Harvey Norman’s Katie Page warns of offshore exodus over GST

Harvey Norman is at it again, with managing director Katie Page now warning Australia could face a retail exodus overseas if the Federal Government doesn’t do anything to make offshore companies subject to GST.

However, analysts are sceptical, suggesting the comment is more of a rallying cry around the GST debate.

The threat comes just after the government released a lukewarm response to the low-value threshold taskforce report, which recommended sweeping changes to the postal system that would make a lower GST threshold revenue-positive.

It also comes after Harvey Norman just released disappointing full-year figures in which it confirmed a 31% fall in profit.

Page said at a superannuation conference yesterday the company would examine its approach “one step at a time”, according to Fairfax, although admitted this would have negative ramifications for the industry.

”They [other retailers] can actually be setting up in Hong Kong – anywhere in Asia now actually, Hong Kong is the favoured place. There’s lots of advisers going around, speaking to thousands of retailers at the moment, saying, ‘Just set up the company in Hong Kong and ship into this country’,” she said.

Page then said this would obviously hurt the domestic retail industry.

Page commented that shopping overseas to avoid GST ignores the fact the tax pays for local services and does the country a disservice.

When asked if Harvey Norman would actually make that move, Page said while it would be “the worst thing an Australian company could do…it could solve a lot of problems”.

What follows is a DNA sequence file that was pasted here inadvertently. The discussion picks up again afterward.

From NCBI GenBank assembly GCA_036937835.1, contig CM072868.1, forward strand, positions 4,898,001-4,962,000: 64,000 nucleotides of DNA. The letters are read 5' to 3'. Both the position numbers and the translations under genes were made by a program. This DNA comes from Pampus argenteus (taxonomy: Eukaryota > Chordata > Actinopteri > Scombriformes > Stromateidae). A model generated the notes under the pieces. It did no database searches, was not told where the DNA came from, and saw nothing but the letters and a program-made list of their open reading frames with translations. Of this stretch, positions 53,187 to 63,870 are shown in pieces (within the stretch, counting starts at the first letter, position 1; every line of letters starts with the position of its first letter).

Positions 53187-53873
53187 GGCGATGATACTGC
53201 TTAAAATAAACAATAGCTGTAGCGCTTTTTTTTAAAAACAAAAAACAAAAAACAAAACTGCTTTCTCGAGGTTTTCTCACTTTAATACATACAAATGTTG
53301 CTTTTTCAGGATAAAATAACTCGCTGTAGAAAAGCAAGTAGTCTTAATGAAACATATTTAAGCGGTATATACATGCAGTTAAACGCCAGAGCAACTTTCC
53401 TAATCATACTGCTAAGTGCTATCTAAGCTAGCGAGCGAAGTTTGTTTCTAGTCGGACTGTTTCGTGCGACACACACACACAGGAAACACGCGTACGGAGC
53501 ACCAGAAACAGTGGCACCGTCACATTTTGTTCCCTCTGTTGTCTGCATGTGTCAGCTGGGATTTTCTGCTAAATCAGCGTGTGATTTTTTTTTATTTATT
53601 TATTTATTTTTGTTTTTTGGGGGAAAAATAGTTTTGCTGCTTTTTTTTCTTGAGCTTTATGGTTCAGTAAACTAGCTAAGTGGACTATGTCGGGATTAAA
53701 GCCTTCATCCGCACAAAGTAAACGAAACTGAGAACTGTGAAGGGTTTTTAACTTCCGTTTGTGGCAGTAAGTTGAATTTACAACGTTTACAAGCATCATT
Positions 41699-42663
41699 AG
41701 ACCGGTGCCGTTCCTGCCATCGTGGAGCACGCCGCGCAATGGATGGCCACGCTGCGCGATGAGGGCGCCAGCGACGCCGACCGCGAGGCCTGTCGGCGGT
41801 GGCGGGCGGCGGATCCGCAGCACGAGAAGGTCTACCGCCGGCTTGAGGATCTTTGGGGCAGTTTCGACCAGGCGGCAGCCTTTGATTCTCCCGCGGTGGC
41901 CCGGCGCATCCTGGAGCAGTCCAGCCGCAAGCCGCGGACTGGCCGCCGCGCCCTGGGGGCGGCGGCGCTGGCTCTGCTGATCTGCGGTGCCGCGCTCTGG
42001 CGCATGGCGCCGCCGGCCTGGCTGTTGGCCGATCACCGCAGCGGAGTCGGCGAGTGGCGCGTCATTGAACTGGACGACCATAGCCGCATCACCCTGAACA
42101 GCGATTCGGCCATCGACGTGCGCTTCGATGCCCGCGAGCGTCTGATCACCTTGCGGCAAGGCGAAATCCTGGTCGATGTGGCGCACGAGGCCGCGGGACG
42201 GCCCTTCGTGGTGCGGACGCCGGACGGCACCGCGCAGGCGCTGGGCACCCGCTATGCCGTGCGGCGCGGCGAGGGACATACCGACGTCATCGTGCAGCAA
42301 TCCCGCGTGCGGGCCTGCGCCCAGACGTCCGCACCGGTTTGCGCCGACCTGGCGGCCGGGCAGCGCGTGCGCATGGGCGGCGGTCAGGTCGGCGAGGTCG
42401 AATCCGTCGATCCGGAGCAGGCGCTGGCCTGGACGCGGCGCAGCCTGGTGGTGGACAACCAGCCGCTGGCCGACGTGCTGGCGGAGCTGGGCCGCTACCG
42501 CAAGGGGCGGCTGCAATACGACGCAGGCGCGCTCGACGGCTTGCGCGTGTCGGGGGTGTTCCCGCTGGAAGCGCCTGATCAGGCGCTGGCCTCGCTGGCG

Page also criticised the government for not changing the current GST structure, and said she especially feels sorry for fashion retailers.

”How would you like it if overseas competitors could ship into this country and have costs of up to 50% less than yours, because they government hasn’t dealt with this issue?”

But analysts aren’t so sure. Peter Esho, retail analyst at City Index, says he finds it “hard to believe” the company would leave Australia considering its asset base is here.

The rest of the comments, he says, could be construed as Harvey Norman gearing up for a fight – and about much more than just the GST.

“I think Harvey Norman are trying to notch up their lobbying to create a more level playing field. However, the effort could probably be better focused on improving the customer experience and finding new growth markets which many other smaller players don’t have the financial capacity to tap into.”

“Like stationery, for example, where Harvey didn’t succeed but at least there was an attempt to give it a shot.”

Other Australian retailers have admitted to exploring offshore solutions in the past, where they house stock offshore and them import in order to save on GST costs.

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